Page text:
Mercedes-Benz and parent automaker Daimler didn’t walk away from World War II unscathed. It was then-Daimler Chairman Wilhelm Haspel’s idea to take the Mercedes-Benz division back to motorsport in an effort to begin rebuilding the storied company.
Foremost, Mercedes needed a race car.
Enter the W194. The brand’s first new sports car after the war, the W194 coupe finished second in its first race the Mille Miglia. It then went on to win the Bern Sports Car Prize, the famed 24 Hours of Le Mans, and the Carrera Panamericana. While the W194 quickly became a decorated machine, it was not the Mercedes-Benz 300 SL.
1952 Mercedes-Benz W194 race car
1952 Mercedes-Benz W194 race car at Nurburgring in 1952
1952 Mercedes-Benz W194 race car at 1952 24 Hours of Le Mans
Instead, a prominent New York-based importer of European luxury vehicles named Max Hoffman suggested Mercedes-Benz needed to create a limited run of cars in the spirit of the W194. A year after the W194 took the world by surprise in motorsport, Mercedes-Benz’s General Director Fritz Konecke gave the order for 1,000 sports cars. Thus the 300 SL was born.
1954 Mercedes-Benz 300 SL at 1954 New York International Motorsports Show
In 1954, Mercedes-Benz revealed the W198-generation 300 SL at the International Motor Sport Show in New York. While an auto debut in New York isn’t strange today, it marked a shift for Mercedes-Benz. Typically, the German company revealed its cars at home or at the Geneva motor show. However, Hoffman convinced the luxury automaker it would be a grand idea to woo American buyers with a New York debut.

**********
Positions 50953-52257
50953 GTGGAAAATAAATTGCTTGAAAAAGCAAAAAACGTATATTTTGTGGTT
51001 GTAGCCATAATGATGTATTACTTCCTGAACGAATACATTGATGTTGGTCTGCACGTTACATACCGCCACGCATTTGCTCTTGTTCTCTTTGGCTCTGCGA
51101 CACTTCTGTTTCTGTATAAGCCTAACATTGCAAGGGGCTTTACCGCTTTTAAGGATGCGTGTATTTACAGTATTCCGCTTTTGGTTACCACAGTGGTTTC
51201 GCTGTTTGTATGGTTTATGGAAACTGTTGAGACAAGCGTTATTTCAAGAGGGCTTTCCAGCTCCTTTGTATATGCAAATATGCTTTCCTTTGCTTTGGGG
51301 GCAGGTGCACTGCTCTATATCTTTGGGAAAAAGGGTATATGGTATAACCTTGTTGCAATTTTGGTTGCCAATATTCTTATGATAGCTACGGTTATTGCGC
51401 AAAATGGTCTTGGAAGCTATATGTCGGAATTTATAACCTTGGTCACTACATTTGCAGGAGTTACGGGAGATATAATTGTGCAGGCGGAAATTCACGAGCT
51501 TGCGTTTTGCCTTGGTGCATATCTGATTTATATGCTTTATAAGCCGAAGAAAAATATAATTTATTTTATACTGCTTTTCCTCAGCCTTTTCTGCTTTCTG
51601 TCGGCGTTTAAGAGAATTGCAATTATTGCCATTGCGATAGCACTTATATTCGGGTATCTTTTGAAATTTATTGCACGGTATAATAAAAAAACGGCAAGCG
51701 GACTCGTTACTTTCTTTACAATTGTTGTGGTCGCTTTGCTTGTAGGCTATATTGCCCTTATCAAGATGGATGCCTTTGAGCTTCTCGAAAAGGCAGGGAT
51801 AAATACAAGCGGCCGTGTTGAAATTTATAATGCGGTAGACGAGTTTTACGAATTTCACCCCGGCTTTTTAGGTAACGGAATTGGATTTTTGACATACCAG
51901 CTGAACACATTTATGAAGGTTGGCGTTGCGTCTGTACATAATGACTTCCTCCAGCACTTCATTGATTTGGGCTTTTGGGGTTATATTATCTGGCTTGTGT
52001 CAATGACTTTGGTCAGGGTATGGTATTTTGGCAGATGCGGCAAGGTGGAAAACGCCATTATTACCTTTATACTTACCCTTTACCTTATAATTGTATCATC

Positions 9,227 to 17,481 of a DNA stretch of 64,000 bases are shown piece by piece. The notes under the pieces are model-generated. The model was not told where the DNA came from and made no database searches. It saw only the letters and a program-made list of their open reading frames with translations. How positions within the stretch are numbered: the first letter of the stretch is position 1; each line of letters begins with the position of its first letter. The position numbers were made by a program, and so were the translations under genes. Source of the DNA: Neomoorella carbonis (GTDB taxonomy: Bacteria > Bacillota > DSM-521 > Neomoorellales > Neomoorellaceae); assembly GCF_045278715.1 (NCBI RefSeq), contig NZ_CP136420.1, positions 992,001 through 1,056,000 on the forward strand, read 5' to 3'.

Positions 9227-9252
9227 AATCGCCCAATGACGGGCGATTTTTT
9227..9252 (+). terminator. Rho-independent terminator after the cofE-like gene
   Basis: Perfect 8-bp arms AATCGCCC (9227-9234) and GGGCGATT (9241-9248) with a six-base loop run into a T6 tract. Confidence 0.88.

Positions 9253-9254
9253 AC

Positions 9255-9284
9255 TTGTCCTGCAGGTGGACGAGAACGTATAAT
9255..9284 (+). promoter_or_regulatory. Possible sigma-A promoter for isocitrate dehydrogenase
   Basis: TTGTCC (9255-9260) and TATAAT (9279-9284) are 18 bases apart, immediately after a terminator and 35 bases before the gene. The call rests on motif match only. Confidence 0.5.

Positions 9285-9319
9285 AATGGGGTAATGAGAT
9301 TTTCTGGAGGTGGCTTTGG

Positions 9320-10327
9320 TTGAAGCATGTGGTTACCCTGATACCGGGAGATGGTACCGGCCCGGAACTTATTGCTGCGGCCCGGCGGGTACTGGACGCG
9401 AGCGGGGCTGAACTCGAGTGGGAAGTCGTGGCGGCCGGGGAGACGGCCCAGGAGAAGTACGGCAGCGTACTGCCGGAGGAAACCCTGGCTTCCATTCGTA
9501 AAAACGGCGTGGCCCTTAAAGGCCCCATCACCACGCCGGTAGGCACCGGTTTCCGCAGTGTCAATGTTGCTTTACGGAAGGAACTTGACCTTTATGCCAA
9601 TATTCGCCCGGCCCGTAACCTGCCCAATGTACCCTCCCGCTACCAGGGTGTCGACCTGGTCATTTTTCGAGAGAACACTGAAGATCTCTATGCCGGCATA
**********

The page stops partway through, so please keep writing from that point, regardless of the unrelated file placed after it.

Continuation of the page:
They concurred, and suddenly, Mercedes-Benz had a hit on its hands. The 300 SL bowed as a coupe with a 3.0-liter overhead cam inline-6 engine. Yet, the 300 SL wasn’t only a sports car to change perceptions, it was a technological marvel.
1954-1957 Mercedes-Benz 300 SL 3.0-liter inline-6
The engine ditched carburetors in favor of a Bosch-developed direct-fuel injection system. Recall, fuel injection was rare at the time and higher pressure direct injection wouldn’t become the standard for decades to come. The system helped boost power well over the W194 to 215 hp at the 300 SL’s launch. The race car made do with 175 hp. An upgraded camshaft option boosted output to 240 hp. The top speed could top 160 mph, making the 300 SL the fastest production car in the world.
1954-1957 Mercedes-Benz 300 SL spaceframe
Mercedes built the 300 SL on a spaceframe or “birdcage” chassis. It featured a separate welded steel body, but the firewall, hood, doors, trunk lid, rocker panels, and floor and belly pans were aluminum.
These advances, combined with radical “gullwing” doors and curvaceous body lines, helped turn the page for Mercedes-Benz. The company not only made stately luxury vehicles, but it was also capable of producing incredible performance machines.
A total of 1,400 300 SL coupes were built from 1954 to 1957, and 29 of them were lightweight models with all-aluminum bodies that helped shave 187 lb. The 300 SL coupe gave rise to the 300 SL roadster in 1957, which remained in production in its first generation until 1963. Its successor still exists today and is now in its seventh generation.
Like so many areas of the auto industry, some of the best things came from motorsport. Without a renewed commitment to racing following WWII, we may never have received a car like the 300 SL. And without the 300 SL, there may not be such a lineage of world-beating sports cars from Mercedes-Benz.
—Senior Editor Kirk Bell contributed to this story